The Reasons To Love W.

Barton Gellman and Amy Wilentz

The Reasons To Love W.

Barton Gellman and Amy Wilentz

The Reasons To Love W.
An email conversation about the news of the day.
May 17 2000 11:44 AM

Barton Gellman and Amy Wilentz

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Dear Bart,

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Who takes a week off after having a baby? I'd like to know. Even I, who have virtually no job, was once found in the delivery room just post-baby, talking to an editor on the phone (and certainly it couldn't have been about breaking news ...). I think it was an urgent book review, or something. But the prime minister of England? A week off???

On the other hand, it is England, after all. What happens there that's so pressing? The Henley Regatta? Wimbledon? Face-making contests? Pub hops? You'd think he could take a moment for the new kid.

Did you see that Helen Thomas quit? She couldn't take working for United Press International's new owner, Sun Myung Moon, and his Belgian religious-nut proxy, the odious Arnaud de Borchgrave. No American should work in America for anyone with a "de" in his name.

Do not attack W., Bart! They did include Jodie Foster in Babes With Brains--why do all smart guys love that girl in particular? Answer: Because there are no other movie stars like her, because she's smart.

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My reading W. is not the same as you reading Victoria's Secret (naughty boy). W. has very few underwear boys in it, whereas Victoria is filled with push-up-bra girls (as you seem to be aware). Besides, my husband loves W. because it has Suzy, and Suzy is a wonderful gossip column filled with unlikely "de"s "von"s "della"s "van der"s and simple "d"s whom one would never work for simply because they have no businesses and do not even work, themselves, unless you call going to parties work. The odious "Arnaud de" never makes Suzy. But then, religious nuts are not big on the social circuit, which is the one good thing you can say about the social circuit.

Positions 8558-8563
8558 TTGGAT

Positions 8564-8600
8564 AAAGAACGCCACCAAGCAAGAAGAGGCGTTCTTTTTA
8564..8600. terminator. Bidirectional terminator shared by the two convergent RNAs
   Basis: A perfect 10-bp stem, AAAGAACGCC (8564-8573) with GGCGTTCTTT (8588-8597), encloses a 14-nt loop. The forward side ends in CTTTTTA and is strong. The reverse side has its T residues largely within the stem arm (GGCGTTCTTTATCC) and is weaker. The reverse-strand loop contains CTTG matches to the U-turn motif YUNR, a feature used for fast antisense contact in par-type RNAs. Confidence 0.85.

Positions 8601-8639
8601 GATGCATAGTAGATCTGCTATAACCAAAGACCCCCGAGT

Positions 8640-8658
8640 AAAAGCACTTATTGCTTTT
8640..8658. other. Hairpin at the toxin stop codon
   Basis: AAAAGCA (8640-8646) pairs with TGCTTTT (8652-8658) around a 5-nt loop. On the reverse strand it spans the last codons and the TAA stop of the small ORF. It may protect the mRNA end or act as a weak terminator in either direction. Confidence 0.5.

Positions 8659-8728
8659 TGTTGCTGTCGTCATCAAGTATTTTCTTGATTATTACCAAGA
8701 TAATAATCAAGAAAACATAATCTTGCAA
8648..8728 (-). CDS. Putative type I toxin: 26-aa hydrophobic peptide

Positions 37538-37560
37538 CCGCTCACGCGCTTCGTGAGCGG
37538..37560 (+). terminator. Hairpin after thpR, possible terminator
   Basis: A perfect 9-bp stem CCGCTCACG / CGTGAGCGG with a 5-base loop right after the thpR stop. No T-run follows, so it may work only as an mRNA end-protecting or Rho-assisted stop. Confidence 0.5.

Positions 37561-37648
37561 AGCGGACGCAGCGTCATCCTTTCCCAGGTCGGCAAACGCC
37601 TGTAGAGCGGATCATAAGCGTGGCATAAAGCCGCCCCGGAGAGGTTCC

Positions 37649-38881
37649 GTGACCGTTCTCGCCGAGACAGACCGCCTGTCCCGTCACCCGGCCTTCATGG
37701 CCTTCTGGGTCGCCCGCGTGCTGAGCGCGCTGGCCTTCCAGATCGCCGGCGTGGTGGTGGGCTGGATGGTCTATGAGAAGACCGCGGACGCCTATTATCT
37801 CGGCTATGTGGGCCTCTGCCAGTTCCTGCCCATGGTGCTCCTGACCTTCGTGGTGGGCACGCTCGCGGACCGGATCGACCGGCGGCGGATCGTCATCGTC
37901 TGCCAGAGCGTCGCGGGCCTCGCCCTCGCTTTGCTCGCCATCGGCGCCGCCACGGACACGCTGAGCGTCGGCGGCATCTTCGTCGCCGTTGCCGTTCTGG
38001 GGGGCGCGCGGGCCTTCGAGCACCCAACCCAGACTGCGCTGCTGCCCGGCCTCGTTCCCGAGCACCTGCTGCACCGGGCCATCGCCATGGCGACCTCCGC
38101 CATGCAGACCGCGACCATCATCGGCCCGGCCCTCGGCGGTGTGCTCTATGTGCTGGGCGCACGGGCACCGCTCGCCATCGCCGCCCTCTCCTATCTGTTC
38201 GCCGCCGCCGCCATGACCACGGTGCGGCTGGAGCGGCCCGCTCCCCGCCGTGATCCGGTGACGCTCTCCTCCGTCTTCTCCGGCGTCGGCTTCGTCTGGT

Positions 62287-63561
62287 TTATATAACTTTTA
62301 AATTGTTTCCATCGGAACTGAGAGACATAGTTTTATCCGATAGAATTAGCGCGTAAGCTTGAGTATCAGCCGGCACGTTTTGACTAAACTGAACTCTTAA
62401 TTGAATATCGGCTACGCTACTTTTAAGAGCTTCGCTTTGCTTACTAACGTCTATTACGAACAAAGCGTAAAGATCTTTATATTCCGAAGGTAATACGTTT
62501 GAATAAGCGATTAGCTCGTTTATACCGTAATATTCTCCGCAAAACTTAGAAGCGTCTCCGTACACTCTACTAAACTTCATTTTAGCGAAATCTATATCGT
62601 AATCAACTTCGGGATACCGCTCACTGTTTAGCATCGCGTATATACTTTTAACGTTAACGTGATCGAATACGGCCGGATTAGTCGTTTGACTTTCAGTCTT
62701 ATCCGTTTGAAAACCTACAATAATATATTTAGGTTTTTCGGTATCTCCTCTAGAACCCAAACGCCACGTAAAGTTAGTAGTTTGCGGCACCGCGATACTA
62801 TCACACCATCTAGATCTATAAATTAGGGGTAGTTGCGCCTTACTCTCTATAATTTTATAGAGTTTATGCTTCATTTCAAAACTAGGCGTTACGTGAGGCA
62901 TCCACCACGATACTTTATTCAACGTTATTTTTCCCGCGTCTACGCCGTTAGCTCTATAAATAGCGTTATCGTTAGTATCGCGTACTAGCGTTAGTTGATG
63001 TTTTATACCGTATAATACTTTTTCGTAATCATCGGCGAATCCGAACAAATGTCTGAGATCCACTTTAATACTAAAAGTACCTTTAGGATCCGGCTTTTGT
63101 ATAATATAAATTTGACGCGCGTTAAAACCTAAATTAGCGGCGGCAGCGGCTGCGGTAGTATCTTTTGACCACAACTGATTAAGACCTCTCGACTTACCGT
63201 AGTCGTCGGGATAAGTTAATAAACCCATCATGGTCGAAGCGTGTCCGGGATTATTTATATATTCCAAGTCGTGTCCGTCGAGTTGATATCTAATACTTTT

May I just quote you some unlikely names that appear in boldface in Suzy, as if one were supposed to recognize them? "Muffie Potter Aston," "Buffy Cafritz," "Kuki Gallman," "Baron Andreas Zadora von Gerlof," "Beth Rudin DeWoody," and "Barbaralee Diamonstein-Spielvogel" (I am not kidding).

Last night, I went to my brother's law-school graduation and was forced to listen to Al Gore plead with the students to dedicate themselves to public office. The students had loftier ideas about salaries, you could tell from their little bits of speeches. Only a son of the landed gentry could talk about serving in public office the way Gore does, but on the other hand, it's important to remember that the only other job he ever had was newspaper reporter.

He's a funny man, reminds me of Pinocchio but not in the usual his-nose-is-growing way. He seems like something wooden and inanimate that has suddenly been brought to life, but hasn't been able to shed its innate stiffness and falseness. He seems a nice enough guy, but he shouldn't be in a line of work that forces him to make speeches (and us to listen to them).

Bye.

A former Pentagon, Middle East, and diplomatic correspondent, Barton Gellman is special projects reporter for the Washington Post. Amy Wilentz is the author of The Rainy Season: Haiti Since Duvalier. She writes frequently about the Middle East and is finishing a novel about Jerusalem.